Ask anyone on the street the name of a luxury watch brand, and nine times out of ten you’ll hear “Rolex”. The Swiss watch brand has become synonymous with luxury and quality and has the kind of cache most brands of any kind of product would kill for.
But it hasn’t always been this way, and Rolex really did both have to find their way, as well as find a bit of luck to get where they are today. Founded way back in 1902 by Hans Wilsdorf, Rolex has grown from its humble origins to create a high-quality wristwatch (instead of then ubiquitous pocket watches) into one of the most powerful product brands in the world.
So why is Rolex so renowned, and how did it reach such stratospheric levels of recognition? The answer is multi-faceted, and Rolex’s history is rife with developments, tradition, brilliant marketing, and legendary stories to undergird its reputation today.
Here are some major milestones and history-making events by the brand:
- 1910 – Rolex becomes the first wristwatch to obtain the illustrious and strict Swiss Certificate of Chronometric Precision
- 1926 – Rolex creates the world’s first waterproof and dustproof wristwatch, the Oyster. The following year, it was used by a swimmer crossing the English Channel for 10 hours and emerged in perfect working condition.
- 1931 – Rolex creates the world’s first self-winding automatic movement with a perpetual rotor, the Oyster Perpetual, considered the father of the modern automatic movement.
- 1945 – The Rolex Datejust becomes the first automatic wristwatch to have a date window.
- 1954 – The Rolex GMT-Master is the first wristwatch to display two time zones.
- 1956 – The Rolex Day-Date is the first watch with both the day and date displayed on the dial.
- 2007 – Rolex introduces the Ring Command bezel on the YachtMaster II that has both a countdown timer and timing functions thanks to its connection to the case and the movement.
What is the Cheapest New Rolex?
New Rolexes can range from $5,050 for their most affordable model all the way up to nearly $400,000 for a bejeweled white gold timepiece. Most traditional Rolexes fall between $7,000 and $40,000, and that’s still more expensive than most average humans want to spend.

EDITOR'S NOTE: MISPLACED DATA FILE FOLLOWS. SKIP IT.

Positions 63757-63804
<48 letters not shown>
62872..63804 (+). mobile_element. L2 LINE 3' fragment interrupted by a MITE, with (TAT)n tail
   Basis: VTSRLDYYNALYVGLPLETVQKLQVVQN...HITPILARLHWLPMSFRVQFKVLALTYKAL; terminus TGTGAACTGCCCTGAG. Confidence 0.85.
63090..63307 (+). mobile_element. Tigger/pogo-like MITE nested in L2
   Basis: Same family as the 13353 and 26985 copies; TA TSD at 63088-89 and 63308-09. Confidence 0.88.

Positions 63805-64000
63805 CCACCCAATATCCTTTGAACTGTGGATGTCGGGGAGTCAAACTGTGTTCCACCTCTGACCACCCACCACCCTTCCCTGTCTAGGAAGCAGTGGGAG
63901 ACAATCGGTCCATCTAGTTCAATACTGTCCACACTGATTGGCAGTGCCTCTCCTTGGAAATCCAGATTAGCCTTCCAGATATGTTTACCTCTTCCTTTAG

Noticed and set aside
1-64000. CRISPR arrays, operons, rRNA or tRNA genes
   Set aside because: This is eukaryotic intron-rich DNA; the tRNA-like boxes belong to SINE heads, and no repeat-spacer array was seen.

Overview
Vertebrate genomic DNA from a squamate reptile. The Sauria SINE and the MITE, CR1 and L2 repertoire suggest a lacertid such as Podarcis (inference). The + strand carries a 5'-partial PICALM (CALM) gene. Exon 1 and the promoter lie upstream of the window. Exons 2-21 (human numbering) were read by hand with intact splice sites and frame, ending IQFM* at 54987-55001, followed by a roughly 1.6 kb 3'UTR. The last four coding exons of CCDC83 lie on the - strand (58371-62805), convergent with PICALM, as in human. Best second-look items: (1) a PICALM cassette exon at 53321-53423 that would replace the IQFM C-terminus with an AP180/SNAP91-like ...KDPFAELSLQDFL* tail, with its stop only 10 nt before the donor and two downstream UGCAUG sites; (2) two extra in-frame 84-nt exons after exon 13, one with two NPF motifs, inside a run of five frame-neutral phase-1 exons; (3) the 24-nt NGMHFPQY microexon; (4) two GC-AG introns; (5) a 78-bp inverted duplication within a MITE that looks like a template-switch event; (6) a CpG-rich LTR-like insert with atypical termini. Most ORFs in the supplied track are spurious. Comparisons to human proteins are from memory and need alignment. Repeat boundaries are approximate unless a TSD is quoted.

Looking for a more affordable watch option? Check out Horological Hierarchy: The Best Watch Brands by Price
Why are Rolex Watches So Expensive?
So, why the high price point? Well, Rolex watches are typically crafted far better than most wristwatches, and the company subjects them to rigorous testing that allows so many of them to qualify for the COSC certification. COSC stands for Contrôle Officiel Suisse des Chronomètres, a certification that requires fifteen days of ISO (International Organization for Standardization) standards-based testing for movement accuracy and resilience. Not every watch, therefore, is a chronometer since it has to pass COSC testing and obtain the certification. Technically speaking, a chronometer is a timepiece engineered to be accurate in certain conditions like motion, temperature changes, humidity, and air pressure. Rolex is one of the few brands that produce thousands of watches every year that pass this painstaking level of testing.
The materials Rolex uses also set them apart. Whereas most stainless steel watches utilize high-quality 316L stainless steel, Rolex switched over all of their stainless steel watches to more corrosion and rust-resistant 904L in 2003. Not only is 904L steel more resistant to chemicals and salt water, it can be polished to a higher sheen and machined to more exacting standards, giving their steel watches a look and feel that set the brand’s models apart.
Rolex also happens to be one of the few watchmakers that manufactures its own in-house movements, a monumental task that requires time, money, and serious know-how. Whereas most watchmakers order their movements from ETA SA Manufacture Horlogère Suisse and then modify them, Rolex makes every component of the movement in-house, including the mainspring, escapement, and the balance wheel.
Regarding the balance wheel, which comprises the heart of the movement, Rolex uses a special alloy known as Glucydur (made of beryllium, copper, and beryllium bronze iron), which is highly resistant to temperature changes and magnetic fields. It’s just another example of the lengths to which Rolex goes to ensure excellent timekeeping and top-notch quality.
While the movements aren’t as complex or artful as other premium watchmakers’ movements, Rolex’s in-house movements are famous for their accuracy, reliability, and longevity. They are widely considered impressive workhorse movements, a testament to the quality Rolex imbues in every watch. It would be easier to farm out the movements and just tweak them to their liking, but Rolex takes the hard route and cements their stellar reputation in the process.